Last weekend was a pretty good one for sports fans from the Emerald Isle.
Firstly, there was the thrilling, resounding, relentless excellence of the national rugby team in defeating, nay, trouncing, the wonderful All Blacks at the Aviva stadium, which was full to bursting for the first time since pre-Covid days. The outstanding All Blacks defence was responsible for keeping the scoreline close for the majority of the match but the men in green were dominant and deservedly triumphed by 29 points to 20.Never, ever believe anyone who tries to tell you that armchair sport is not exhausting. I was completely wrung out by the end of the eighty minutes – but I’d still have given an arm and a leg to have been in Dublin for the celebrations. There’s nowhere quite like the fair city after an Irish rugby victory of that magnitude. The pubs are so full that newly purchased pints of the black stuff are passed overhead by one customer to another until they reach their destination – there’s simply never room for bar staff to navigate their way through the mass of wall-to-wall people. It’s completely joyous and evenings like that are filed away under the “never-to-be-forgotten” label.
After a good night’s sleep I was back on my Meadow/Maguire watch in the LPGA’s Pelican Women’s Championship at Belleair in Florida. Leona Maguire was the more relaxing of the two to keep tabs on because I was just hoping that she might cap a superlative season with a first LPGA tour victory. It became obvious that her fans would just have to wait a little longer when she struggled in the final round but she will have rested up for her tilt this week at the CME Group Tour Championship at Naples in Florida.Stephanie Meadow (picture at top) was another matter altogether. She was playing last week on a sponsor’s invitation and arrived at Belleair in 101st place in the rankings. This was the final full field event of the season after which the top 100 would keep their playing privileges for next season. There is stress and pressure at every level in sport but to have one round of golf determine if you have a job next year is brutal. Meadow had successfully weathered just such a battle two years ago and she was triumphant again, her four under par weekend total ushering her safely into that 100th spot.
At the start of the week Stephanie declared her plan was to “chill and pray that I don’t have to go to Q-Series”. Part 2 of that plan was accomplished in style but was she really, really able to chill? I doubt it very much indeed. Golfers become very adept at subjugating their true feelings when in the playing arena – usually because those very feelings can lead to negativity if given house room. There is no time for a post mortem during the round and when you are playing to keep your card there is as much grit and resilience needed as there is up at the top end of the leaderboard.Talking of the top of the leaderboard, world No 1 Nelly Korda looked to be coasting to her fourth tour win of the season – and then she tripled the17th, giving oxygen and hope to a trio of major winners on her tail. Indeed, Nelly had to birdie the last just to make the play-off. She birdied it again twenty minutes later to take the title, a wonderful display of mental resilience after seemingly throwing away a winning position. It was yet another example of the really great players being able to banish from their minds thoughts of any errors committed.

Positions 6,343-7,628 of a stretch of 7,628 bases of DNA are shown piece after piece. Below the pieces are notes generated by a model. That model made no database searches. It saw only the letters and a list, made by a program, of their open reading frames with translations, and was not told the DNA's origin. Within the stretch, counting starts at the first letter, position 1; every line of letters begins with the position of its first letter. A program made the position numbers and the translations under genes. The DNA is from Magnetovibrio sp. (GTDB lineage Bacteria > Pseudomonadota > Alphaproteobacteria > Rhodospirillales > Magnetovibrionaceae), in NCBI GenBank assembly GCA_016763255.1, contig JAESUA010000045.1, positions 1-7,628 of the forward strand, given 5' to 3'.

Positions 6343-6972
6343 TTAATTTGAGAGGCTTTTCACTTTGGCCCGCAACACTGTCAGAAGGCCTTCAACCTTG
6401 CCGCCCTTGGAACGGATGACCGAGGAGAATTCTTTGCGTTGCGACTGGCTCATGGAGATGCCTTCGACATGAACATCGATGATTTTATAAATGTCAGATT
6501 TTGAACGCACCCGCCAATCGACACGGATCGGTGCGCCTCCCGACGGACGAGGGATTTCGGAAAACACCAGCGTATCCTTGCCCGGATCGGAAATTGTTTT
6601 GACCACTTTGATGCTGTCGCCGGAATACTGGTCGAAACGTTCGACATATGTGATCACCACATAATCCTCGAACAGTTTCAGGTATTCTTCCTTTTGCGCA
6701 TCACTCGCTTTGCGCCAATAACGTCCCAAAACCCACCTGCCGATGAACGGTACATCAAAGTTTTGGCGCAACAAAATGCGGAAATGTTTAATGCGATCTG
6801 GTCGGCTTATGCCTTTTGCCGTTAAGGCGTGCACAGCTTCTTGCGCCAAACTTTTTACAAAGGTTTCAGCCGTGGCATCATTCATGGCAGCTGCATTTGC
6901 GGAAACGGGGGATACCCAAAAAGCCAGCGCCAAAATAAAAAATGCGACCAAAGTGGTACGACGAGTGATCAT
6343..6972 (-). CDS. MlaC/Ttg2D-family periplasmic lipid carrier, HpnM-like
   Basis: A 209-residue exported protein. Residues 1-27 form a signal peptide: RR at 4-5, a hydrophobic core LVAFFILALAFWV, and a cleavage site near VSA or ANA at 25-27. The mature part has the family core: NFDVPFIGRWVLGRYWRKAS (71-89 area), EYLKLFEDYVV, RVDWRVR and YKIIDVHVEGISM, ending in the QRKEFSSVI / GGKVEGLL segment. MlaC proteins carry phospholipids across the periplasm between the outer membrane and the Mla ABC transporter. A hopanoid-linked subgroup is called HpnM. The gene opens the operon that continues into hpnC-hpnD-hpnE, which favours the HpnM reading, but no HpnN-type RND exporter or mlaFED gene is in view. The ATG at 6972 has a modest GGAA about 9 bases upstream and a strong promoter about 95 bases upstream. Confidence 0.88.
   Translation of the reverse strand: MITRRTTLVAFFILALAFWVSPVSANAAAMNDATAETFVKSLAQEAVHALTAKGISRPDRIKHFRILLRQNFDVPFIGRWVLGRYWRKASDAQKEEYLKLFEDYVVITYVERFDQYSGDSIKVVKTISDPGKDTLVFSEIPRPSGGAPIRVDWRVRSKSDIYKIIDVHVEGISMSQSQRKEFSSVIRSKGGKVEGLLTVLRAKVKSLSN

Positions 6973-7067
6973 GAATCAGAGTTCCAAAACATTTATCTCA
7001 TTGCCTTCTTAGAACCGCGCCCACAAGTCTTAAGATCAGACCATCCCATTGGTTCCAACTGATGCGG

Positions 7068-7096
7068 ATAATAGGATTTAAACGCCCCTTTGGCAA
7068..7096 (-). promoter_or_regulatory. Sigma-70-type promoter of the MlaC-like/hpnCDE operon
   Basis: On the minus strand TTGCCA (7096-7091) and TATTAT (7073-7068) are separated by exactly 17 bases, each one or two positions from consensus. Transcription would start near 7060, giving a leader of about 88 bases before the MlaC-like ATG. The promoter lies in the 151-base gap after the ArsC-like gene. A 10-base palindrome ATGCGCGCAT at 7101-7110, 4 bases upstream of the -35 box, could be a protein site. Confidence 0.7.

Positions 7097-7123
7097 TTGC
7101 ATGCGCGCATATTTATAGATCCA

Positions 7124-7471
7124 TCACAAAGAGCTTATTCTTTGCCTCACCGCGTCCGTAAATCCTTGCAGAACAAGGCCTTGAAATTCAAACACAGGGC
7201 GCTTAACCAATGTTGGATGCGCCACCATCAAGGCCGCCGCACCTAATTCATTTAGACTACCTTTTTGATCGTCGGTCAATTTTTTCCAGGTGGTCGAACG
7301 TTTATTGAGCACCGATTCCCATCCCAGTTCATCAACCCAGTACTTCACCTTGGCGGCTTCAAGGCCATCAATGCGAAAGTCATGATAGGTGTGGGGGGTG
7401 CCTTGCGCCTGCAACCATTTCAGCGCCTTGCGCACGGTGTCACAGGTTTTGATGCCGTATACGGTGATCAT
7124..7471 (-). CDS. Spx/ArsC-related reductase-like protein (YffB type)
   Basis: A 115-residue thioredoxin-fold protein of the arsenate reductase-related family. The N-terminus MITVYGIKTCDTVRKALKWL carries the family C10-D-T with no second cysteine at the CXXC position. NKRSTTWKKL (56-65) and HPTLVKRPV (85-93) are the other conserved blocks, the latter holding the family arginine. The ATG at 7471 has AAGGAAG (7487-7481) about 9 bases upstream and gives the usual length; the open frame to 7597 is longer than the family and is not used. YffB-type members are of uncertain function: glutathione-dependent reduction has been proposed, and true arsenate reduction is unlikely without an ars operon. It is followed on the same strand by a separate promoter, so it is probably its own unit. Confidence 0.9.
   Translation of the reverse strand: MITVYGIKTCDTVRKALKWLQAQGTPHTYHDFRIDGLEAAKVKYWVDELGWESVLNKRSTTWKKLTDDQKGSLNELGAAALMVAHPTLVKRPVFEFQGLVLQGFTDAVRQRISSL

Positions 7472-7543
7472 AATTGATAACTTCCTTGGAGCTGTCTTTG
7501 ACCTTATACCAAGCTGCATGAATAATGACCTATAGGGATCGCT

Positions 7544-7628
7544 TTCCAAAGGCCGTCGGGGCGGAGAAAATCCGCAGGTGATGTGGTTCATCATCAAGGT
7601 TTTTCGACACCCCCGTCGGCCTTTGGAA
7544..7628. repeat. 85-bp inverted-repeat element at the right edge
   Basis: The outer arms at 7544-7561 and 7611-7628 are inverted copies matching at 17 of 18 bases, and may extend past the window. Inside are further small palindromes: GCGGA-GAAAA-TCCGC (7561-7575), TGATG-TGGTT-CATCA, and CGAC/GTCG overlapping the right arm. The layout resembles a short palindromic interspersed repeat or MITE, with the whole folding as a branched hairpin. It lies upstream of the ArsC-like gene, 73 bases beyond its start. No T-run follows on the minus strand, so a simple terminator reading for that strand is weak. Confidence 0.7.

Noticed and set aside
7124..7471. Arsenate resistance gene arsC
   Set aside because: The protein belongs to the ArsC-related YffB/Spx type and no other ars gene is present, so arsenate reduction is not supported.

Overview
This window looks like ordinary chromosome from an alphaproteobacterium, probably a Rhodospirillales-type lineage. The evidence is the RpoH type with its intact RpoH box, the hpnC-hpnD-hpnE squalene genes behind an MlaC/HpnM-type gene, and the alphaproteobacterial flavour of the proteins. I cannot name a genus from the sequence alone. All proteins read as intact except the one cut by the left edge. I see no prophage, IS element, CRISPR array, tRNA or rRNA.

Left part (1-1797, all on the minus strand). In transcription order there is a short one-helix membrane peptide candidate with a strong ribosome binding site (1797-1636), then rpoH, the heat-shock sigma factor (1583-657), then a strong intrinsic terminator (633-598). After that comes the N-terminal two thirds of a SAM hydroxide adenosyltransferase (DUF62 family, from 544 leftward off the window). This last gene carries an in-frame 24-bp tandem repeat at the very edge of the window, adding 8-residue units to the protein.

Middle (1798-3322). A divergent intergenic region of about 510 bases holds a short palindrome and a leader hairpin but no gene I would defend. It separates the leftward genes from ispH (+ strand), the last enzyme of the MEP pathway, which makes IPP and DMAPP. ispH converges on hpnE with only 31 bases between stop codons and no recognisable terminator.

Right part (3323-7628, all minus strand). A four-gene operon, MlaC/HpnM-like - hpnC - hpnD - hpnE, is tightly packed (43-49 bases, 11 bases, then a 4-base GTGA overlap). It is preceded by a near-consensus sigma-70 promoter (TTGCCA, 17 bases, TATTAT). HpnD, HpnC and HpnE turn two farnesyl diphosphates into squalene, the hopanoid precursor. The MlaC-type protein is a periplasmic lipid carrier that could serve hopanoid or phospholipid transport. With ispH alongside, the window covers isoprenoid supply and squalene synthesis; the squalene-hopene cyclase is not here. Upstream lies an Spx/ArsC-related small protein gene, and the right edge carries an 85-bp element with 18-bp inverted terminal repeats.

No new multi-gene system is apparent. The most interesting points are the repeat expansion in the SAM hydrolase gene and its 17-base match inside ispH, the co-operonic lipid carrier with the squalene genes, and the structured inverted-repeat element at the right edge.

It’s not that the top men and women don’t hit poor shots – they do. It’s just that the best of them then proceed to produce tournament-winning shots while others slide into a funk of self criticism. Nellie’s control of her mental game was supreme and allowed her physical game to shine without interference, resulting in a finish on top of the podium yet again.Meanwhile, my own winter golf is under way and I’m managing to get out for a few holes a couple of times a week. My golf, as always, leaves a lot to be desired but I’ve learned not to bother too much about that. There is something that really does rile me, however, and it is more apparent at this time of year than perhaps it is in the summer: Have folk forgotten the art of repairing a pitchmark?
Our beautiful greens are awash with them and there is simply no excuse for it. It must be galling for the greenstaff and it’s so disrespectful to your fellow golfers and is, quite frankly, the height of bad manners. One of the first things we were taught when we started the game was to leave the course in better shape than you found it. Repairing a pitchmark is one thing that can make you feel like a decent golfer even if you’re not. Perhaps a few more could be encouraged to try it?
REPAIR THOSE PITCHMARKS.
Ok – rant over. And breathe………………